I just did a blog on my other blog site (which you can access from the mainpage of my website) and I think readers of this blog would be jut as interested in the subject so I am re-posting it here.
A common question is how much teeth does the law have? In otherwords, what can an owner do if he or she thinks that a board is not following the law? Here’s the specific question for today that was sent by a reader:
“I discovered some of your excellent Internet material today and have a question about cases in Small Claims Court involving damages for violations of law by homeowner associations when the statutes do not seem to specify any damages. For example, if an association deliberately
violates a board member’s right to be present at a board meeting, would the judge conclude that that is very interesting, but no financial damages will be ordered by the court (I realize that there may be some non-financial consequences such as a decision that the board
meeting may be void).”
A small claims court judge or referree would likely ask the owner why they are in court, and what they want. There are no monetary loss type of damages specified as a consequence of violating the requirement of allowing owners to attend open meetings or address the board at such a meeting. For this particular question though there are potential consequences in the form of a $500 fine that the judge may impose for any violation of the Open Meetings Act at Civil Code Section 1363.05. The remedies for violation of the Article that encompasses this statute are in Civil Code Section 1363.09. They may not seem clearly stated to a layperson but a judge should understand them.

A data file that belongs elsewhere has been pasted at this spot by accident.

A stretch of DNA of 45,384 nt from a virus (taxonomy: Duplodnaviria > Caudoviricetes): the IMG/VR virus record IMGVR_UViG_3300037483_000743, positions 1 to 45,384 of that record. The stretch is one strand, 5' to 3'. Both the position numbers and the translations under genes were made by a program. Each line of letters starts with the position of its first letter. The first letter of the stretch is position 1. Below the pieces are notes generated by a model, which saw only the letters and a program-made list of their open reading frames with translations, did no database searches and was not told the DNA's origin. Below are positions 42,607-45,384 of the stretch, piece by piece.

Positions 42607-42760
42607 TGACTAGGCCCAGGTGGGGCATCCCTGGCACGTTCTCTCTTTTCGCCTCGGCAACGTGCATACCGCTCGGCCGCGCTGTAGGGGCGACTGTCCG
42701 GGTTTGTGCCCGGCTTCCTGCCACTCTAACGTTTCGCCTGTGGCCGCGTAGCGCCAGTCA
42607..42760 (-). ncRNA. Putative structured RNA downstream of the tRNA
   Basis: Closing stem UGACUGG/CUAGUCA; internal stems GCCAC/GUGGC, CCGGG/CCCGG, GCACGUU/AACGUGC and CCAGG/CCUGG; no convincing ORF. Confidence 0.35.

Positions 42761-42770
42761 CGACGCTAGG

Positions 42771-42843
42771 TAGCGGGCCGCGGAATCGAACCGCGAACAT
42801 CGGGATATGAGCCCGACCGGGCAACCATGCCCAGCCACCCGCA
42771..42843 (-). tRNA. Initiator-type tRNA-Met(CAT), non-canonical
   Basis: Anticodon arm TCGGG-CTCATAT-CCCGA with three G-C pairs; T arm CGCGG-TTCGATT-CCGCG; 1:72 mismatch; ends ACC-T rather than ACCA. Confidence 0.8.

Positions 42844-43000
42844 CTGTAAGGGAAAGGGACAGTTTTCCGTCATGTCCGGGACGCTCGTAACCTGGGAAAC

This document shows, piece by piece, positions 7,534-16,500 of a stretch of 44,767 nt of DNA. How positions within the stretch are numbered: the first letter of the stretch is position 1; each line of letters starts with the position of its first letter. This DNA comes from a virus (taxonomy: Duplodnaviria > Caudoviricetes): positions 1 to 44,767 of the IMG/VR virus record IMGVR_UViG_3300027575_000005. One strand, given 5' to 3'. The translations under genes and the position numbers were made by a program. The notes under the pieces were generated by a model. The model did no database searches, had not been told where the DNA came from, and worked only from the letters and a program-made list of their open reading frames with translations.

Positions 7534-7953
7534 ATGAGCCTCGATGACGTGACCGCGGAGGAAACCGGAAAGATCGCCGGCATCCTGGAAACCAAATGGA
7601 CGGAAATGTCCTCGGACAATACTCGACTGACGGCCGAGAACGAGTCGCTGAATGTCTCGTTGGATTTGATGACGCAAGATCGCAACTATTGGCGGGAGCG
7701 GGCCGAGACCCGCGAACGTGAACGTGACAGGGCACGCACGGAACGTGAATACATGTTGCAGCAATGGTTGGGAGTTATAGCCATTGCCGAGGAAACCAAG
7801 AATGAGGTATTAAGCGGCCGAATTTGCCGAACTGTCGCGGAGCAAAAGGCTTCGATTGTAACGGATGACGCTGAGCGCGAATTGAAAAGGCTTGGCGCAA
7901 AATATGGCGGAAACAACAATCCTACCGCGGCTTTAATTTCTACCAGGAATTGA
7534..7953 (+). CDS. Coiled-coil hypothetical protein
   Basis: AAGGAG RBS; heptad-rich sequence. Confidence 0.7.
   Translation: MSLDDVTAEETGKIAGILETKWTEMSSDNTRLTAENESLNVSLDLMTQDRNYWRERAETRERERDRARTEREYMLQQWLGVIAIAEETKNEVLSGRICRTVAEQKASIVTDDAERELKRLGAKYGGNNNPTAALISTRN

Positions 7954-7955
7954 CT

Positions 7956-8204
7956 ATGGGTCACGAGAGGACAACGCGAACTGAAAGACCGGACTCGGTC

There is of course, the story of the “other side” to consider and the Judge will want to hear it. Maybe there is a good reason for ousting an owner from meetings.
It is not as easy to find a remedy for something like a board’s avoidance of the law requiring it to send out an IDR-ADR or insurance summary or being rude to owners at meetings as one cannot generally show any monetary loss for that.
The small claims judges were given additional authority though, last year by some new law that justifies “injunction” relief if the underlying law that is violated allows for it. It is a somewhat complicated get around but if a person (or board) is trying to enforce a CC&R restriction and takes it to small claims court looking for the judge to order someone to do or stop doing something, and the judge reviews the CC&Rs and sees that owners or the board can get “equitable relief” for the violation (which is an order to do or not do something), a judge or referee might take it upon themselves to make this connection and render an order.
Are you confused yet?
I have done earlier blogs on small claims court remedies at the California Condo & HOA Law blog, and am considering doing an E-Newsletter in the coming months on the topic. So sign up for the free E-News at the website if you want to stay on top of things.
As for a simple answer to the general subject of small claims, there are a number of monetary remedies now in the Davis Stirling Act embedded in some of the laws, which were put there by legislators to promote consequences. One has to look for them, and getting good legal advice (I emphasize good – never hurts).